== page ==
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Guangchun Bai , Ph.D. , M.D.
Assistant Professor


1991 - M.D. from Fourth Military Medical University, China
1999 - Ph.D. from Fourth Military Medical University, China

Current Research

Our work focuses on bacterial gene regulation and pathogenesis. Currently we are interested in two pathogens, Mycobacterium tuberculosis and Streptococcus pneumoniae. The long-term objective of this laboratory is to better understand the molecular basis of these pathogens for establishing effective strategies of prevention and therapy. We generally employ multiple approaches including genetics, biochemistry, molecular biology and cellular biology to study these pathogens.


M. tuberculosis is the causative agent of tuberculosis, which has successfully infected about one-third of the world’s population. Although an attenuated vaccine, M. bovis BCG, was available almost a century ago and anti-tubercular drugs have been exploited for many decades, the current strategies are still inadequate to control the prevalence. For this pathogen, our primary interest focuses on how cyclic nucleotides, especially c-di-AMP and c-di-GMP, contribute to the bacterial pathogenesis at molecular and cellular levels. Additionally, we are also interested in screening compounds as potential anti-TB drugs to specifically block the bacterial metabolism pathways. 


S. pneumoniae is a commensal of the human respiratory tract, but it can still cause a variety of infections, such as pneumonia, meningitis, otitis media and bacteremia. Although a plethora of virulence determinants have been recognized in this pathogen, it remains largely unknown about how metabolic pathways enable the pathogen to acquire nutrients and cause diseases. A recent genome-wide mutagenesis study mapped 169 pneumococcal genes that were essential in an otitis media model. These genes include two members in the bacterial arginine deiminase pathway, arcD and arcT. We are currently exploring the molecular mechanism of the attenuation by deletion of these arc genes.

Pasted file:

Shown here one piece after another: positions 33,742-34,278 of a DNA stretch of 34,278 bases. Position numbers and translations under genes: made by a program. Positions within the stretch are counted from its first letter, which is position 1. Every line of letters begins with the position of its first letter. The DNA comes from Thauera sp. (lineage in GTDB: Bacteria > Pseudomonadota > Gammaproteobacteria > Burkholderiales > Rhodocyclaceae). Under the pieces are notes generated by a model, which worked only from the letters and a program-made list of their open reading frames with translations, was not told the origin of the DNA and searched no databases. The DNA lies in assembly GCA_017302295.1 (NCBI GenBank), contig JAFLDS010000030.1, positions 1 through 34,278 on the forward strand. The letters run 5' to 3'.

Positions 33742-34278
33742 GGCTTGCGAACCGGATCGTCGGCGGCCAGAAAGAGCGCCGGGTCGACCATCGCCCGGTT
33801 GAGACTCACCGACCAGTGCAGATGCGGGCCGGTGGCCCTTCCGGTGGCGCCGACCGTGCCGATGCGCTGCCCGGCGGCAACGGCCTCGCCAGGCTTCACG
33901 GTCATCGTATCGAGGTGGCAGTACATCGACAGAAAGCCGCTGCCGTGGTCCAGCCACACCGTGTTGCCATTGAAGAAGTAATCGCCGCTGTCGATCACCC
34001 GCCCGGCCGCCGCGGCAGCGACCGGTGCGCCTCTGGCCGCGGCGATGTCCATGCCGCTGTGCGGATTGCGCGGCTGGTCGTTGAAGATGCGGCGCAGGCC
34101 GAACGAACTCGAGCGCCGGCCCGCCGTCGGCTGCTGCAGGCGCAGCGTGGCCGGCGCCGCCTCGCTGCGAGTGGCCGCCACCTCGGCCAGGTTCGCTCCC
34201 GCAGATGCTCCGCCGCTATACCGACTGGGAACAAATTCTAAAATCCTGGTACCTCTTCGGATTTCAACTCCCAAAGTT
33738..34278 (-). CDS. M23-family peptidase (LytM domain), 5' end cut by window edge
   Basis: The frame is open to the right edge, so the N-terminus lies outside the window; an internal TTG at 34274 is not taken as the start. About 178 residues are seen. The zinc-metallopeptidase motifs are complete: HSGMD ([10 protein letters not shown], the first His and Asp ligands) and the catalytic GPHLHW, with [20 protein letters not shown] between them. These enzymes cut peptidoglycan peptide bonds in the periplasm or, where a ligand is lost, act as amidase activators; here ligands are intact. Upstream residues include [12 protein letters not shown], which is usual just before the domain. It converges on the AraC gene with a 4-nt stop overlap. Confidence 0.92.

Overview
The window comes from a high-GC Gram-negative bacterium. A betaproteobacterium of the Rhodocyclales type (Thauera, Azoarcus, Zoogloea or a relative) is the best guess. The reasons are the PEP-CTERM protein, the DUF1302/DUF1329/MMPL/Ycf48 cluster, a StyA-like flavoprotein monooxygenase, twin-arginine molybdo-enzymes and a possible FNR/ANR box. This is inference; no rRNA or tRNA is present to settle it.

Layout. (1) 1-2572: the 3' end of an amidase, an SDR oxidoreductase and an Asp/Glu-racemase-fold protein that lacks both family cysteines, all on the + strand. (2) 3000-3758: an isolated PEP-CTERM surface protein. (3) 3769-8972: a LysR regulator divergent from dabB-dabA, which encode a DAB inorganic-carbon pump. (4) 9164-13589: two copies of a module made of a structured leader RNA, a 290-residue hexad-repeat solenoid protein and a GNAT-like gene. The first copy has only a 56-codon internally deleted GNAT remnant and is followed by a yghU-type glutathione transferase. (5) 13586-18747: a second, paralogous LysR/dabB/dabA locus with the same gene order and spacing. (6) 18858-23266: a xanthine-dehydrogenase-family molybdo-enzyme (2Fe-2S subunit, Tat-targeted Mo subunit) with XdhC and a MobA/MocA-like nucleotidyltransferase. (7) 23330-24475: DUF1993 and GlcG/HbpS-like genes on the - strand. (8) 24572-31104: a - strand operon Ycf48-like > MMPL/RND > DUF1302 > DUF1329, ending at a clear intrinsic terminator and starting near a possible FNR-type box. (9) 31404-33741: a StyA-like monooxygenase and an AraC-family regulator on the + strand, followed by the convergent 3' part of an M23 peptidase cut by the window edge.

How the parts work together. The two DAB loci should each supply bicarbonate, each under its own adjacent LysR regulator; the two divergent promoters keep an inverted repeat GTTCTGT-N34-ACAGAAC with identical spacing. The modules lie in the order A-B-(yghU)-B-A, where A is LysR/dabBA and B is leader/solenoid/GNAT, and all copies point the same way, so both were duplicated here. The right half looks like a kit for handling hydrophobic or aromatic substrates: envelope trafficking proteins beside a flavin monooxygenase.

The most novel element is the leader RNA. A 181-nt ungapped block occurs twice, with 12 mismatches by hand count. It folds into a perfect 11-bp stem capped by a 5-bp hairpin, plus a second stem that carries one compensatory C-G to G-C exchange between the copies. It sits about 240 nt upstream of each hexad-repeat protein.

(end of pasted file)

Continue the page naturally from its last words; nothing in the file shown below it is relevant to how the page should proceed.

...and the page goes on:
PubMed Publications

  1. Bai Y, Yang J, Zhou X, Ding X, Eisele LE, Bai G. Mycobacterium tuberculosis Rv3586 (DacA) is a diadenylate cyclase that converts ATP or ADP into c-di-AMP. PLoS One. 2012;7(4):e35206

  2. El Qaidi S, Yang J, Zhang JR, Metzger DW, Bai G. The vitamin B6 biosynthesis pathway in Streptococcus pneumoniae is controlled by pyridoxal 5'-phosphate and the transcription factor PdxR and has an impact on ear infection. J Bacteriol. 2013 May;195(10):2187-96

  3. Gupta R, Yang J, Dong Y, Swiatlo E, Zhang JR, Metzger DW, Bai G. Deletion of arcD in Streptococcus pneumoniae D39 impairs its capsule and attenuates virulence. Infect Immun. 2013 Oct;81(10):3903-11

  4. Bai Y, Yang J, Eisele LE, Underwood AJ, Koestler BJ, Waters CM, Metzger DW, Bai G. Two DHH subfamily 1 proteins in Streptococcus pneumoniae possess cyclic di-AMP phosphodiesterase activity and affect bacterial growth and virulence. J Bacteriol. 2013 Nov;195(22):5123-32

  5. Bai Y, Yang J, Zarrella TM, Zhang Y, Metzger DW, Bai G. Cyclic di-AMP impairs potassium uptake mediated by a cyclic di-AMP binding protein in Streptococcus pneumoniae. J Bacteriol. 2014 Feb;196(3):614-23

  6. Yang J, Bai Y, Zhang Y, Gabrielle VD, Jin L, Bai G. Deletion of the cyclic di-AMP phosphodiesterase gene (cnpB) in Mycobacterium tuberculosis leads to reduced virulence in a mouse model of infection. Mol Microbiol. 2014 Jul;93(1):65-79

  7. Underwood AJ, Zhang Y, Metzger DW, Bai G. Detection of cyclic di-AMP using a competitive ELISA with a unique pneumococcal cyclic di-AMP binding protein. J Microbiol Methods. 2014 Dec;107:58-62